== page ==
Every four years we have an election in the United States to decide who will be our president. And, every presidential election the question arises as to why we use the indirect electoral vote method for choosing our presidents instead of a direct popular vote method. This is especially true when an election is close as the case in the Bush – Gore election of 2000. To my knowledge, every democracy that isn’t a parliamentary system, elects their presidents by popular vote. The United States is the exception.
In the United States, the voters in each of the fifty states, when voting for their presidential candidate of choice, are actually voting for electors who will then go to what we call the Electoral College and cast the the electoral votes of their state according to their states laws. Each state has electoral votes equal to the sum of their number of representatives in congress and the number of Senators (each state has two Senators). Some states allocate their electoral votes in proportion to the way their citizens vote and for other states the winner in their state gets all the states electoral votes. In some states the electors are legally bound to vote as their state laws dictate and in others they are not. Today, it takes 270 electoral votes to win the presidency.
Our electoral system may seem a bit strange, but our Founders always had a reason for everything they did. Among other reasons, our electoral system was designed so that the big states couldn’t ru rough-shod over the smaller states.
Over the years groups have formed tp promote an amendment to the constitution to provide for electing our presidents by popular vote. But, there is an organization called National Popular Vote (NPV) that is working behind the scenes to achieve the popular vote system without changing the constitution. Maggie at Maggie’s Notebook did an excellent piece on this the other day. Folks, you really need to read this article.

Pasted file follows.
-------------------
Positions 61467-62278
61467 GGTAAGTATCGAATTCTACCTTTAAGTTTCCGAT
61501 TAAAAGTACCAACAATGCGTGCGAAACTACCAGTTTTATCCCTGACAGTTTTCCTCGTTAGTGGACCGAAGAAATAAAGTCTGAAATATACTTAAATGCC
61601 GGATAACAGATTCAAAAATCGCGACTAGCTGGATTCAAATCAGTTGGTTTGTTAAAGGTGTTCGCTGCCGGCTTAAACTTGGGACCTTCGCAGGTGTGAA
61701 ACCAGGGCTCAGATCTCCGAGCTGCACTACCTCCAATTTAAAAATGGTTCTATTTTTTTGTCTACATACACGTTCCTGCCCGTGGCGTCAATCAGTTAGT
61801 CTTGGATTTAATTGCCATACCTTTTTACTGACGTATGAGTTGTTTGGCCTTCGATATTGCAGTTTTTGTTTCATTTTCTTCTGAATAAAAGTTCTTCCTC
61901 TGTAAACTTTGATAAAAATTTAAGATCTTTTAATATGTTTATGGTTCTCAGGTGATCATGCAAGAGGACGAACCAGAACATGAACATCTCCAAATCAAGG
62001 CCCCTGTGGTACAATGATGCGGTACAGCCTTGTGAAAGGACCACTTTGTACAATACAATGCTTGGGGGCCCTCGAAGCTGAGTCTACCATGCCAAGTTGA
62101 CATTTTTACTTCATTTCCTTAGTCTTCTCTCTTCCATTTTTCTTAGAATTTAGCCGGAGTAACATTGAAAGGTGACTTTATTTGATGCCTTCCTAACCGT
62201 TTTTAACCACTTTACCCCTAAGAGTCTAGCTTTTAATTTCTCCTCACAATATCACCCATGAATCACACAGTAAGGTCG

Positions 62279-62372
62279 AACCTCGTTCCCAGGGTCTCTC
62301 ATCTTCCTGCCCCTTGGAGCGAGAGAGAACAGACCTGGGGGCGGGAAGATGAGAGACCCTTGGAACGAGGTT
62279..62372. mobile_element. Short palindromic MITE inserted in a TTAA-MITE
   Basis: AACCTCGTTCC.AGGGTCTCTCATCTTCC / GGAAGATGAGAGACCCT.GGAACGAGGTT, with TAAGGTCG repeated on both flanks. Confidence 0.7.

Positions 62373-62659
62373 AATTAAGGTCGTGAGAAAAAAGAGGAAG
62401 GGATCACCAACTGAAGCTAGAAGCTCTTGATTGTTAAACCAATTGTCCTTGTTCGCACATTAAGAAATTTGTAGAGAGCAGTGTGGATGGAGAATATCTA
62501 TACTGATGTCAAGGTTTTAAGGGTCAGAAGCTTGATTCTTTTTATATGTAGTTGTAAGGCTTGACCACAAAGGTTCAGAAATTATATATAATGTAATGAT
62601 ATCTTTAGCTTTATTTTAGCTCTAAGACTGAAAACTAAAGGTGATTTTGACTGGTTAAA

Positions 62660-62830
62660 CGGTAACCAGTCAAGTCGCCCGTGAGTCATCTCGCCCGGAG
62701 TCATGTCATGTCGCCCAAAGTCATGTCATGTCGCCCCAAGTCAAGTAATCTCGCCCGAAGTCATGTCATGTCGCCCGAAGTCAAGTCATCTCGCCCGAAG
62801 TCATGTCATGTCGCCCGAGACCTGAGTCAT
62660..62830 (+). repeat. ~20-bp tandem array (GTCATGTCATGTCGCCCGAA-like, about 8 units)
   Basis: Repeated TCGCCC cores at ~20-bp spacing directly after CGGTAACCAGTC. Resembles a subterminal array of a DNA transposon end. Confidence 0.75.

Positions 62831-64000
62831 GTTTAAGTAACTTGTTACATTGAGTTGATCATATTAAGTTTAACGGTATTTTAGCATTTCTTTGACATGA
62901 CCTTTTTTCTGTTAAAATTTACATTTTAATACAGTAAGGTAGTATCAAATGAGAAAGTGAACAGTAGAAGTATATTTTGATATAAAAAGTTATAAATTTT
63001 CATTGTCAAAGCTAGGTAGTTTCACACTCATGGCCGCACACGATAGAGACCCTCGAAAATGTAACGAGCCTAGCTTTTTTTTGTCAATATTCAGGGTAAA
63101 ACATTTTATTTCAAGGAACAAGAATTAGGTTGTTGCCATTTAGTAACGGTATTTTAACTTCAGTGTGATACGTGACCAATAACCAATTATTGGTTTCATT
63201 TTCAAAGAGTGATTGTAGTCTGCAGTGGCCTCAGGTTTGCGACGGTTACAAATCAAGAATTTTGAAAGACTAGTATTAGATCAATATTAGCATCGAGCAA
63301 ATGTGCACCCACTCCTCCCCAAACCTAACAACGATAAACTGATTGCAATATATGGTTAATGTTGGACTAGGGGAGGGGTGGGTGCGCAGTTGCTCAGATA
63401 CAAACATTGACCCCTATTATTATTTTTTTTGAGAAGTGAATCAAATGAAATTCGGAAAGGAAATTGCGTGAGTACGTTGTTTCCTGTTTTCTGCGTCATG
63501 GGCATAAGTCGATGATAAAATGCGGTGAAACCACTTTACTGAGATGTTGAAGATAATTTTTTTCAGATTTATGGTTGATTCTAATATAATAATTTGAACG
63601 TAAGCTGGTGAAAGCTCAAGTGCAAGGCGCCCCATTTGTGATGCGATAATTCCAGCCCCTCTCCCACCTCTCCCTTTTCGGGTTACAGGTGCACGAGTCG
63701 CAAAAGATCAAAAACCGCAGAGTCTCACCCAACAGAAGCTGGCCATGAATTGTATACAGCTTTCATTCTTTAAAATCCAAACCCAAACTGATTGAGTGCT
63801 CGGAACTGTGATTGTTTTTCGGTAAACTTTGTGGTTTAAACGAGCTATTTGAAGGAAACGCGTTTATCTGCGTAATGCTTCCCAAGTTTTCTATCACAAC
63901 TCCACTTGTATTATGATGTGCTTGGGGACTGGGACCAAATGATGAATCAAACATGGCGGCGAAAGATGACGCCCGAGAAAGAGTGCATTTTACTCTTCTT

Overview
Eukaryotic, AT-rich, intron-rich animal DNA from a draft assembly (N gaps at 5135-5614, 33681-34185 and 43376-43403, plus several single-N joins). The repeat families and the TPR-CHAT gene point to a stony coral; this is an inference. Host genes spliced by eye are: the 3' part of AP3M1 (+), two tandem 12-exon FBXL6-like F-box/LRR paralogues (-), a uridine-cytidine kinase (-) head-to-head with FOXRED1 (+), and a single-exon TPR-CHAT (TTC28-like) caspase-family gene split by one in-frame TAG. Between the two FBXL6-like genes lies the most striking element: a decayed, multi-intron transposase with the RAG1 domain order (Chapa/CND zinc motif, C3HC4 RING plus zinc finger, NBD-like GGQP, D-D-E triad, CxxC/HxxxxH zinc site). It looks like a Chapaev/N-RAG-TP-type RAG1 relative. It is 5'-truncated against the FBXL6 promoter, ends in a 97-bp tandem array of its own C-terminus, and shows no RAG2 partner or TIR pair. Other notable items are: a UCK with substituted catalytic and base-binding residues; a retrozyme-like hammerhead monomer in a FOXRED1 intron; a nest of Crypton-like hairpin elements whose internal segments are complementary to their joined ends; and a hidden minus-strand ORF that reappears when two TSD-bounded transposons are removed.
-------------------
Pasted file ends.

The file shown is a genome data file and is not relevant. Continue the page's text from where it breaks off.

What the NPV is doing is working within states to get them to pass legislation that would make it law that the state’s electoral votes would always be cast for the candidate who won the popular vote nationally. (You can find the NPV Home page here.)
Would American voters be so stupid as to go along with such an idea? Why, for example, would the voters of a state like California, which always votes overwhelmingly for the Democratic presidential cnadidate, ever agree to give all of their electoral votes (55) to the Republican candidate just because he won the national popular vote by say less than 100,00 votes? Californians would never agree to that, would they? My friends, never underestimate the stupidity of the American voter. From Maggie’s article we learn:
States which have passed legislation: California (55), Washington (12), Illinois (20), Maryland (10), New Jersey (14), Massachusetts (11), Vermont (3), Hawaii (4) and the District of Columbia (3). [Washington DC is not a state, it is a federal district, but does have 3 Electoral votes] = 132 votes already designated as Winner Take All (National Popular Vote)
Bills have been introduced: Idaho (4), Wyoming (3), Texas (38), Florida (29), Georgia (16), South Carolina (9), Tennessee (11), Indiana (11), and Ohio (18).
Legislation has passed both Houses: Colorado (9) and Rhode Island (4).
Legislation has passed in one House: Oregon (7), Nevada (9) , New Mexico (5), Arkansas (6), Michigan (16), North Carolina (15), New York (29), Maine (4), Michigan (16) and Delaware (3).
Legislation has passed 1 Committee: Montana (3), Oklahoma (7), Louisiana (8), Mississippi (6), Alabama (9), Minnesota (10), Iowa (6), Kentucky (8), West Virginia (5) and Alaska (3).
Hearings have been held: Utah (6), Arizona (11), North Dakota (3), South Dakota (3), Nebraska (5), Kansas (6), Missouri (10), Virginia (13), Wisconsin (10), Pennsylvania (20) and New Hampshire (4).
Legislation is underway at some stage in every state.
So, how smart are the American voters? NPV says they are getting close to the half way point of have enough states pass their plan to account for 270 electoral votes. In theory that could be achieved with less than a third of the states going along with their plan. According to Maggie’s article, there is a lot of bipartisan support for the NPV plan. Unless there is a massive movement to reject the NPV movement, I predict that in a few years our president will be elected by popular vote and that will be a sad day indeed. That would end the last vestiges of states rights. In 1913 the american voters were stupid enough to pass the 17th Amendment to our constitution taking away the states right to appoint Senators. I’m sure it was an easy sell. It just sounded right that citizens should be able to elect their Senators. The American voter in 1913 did not know their history and why it was important for the states to be able to appoint Senators to look after the rights of their states. Here is a rhetorical question for you. Do you think Americans today know their history any better than Americans did in 1913?
Well, now you know what I’m thinking. What are your thoughts?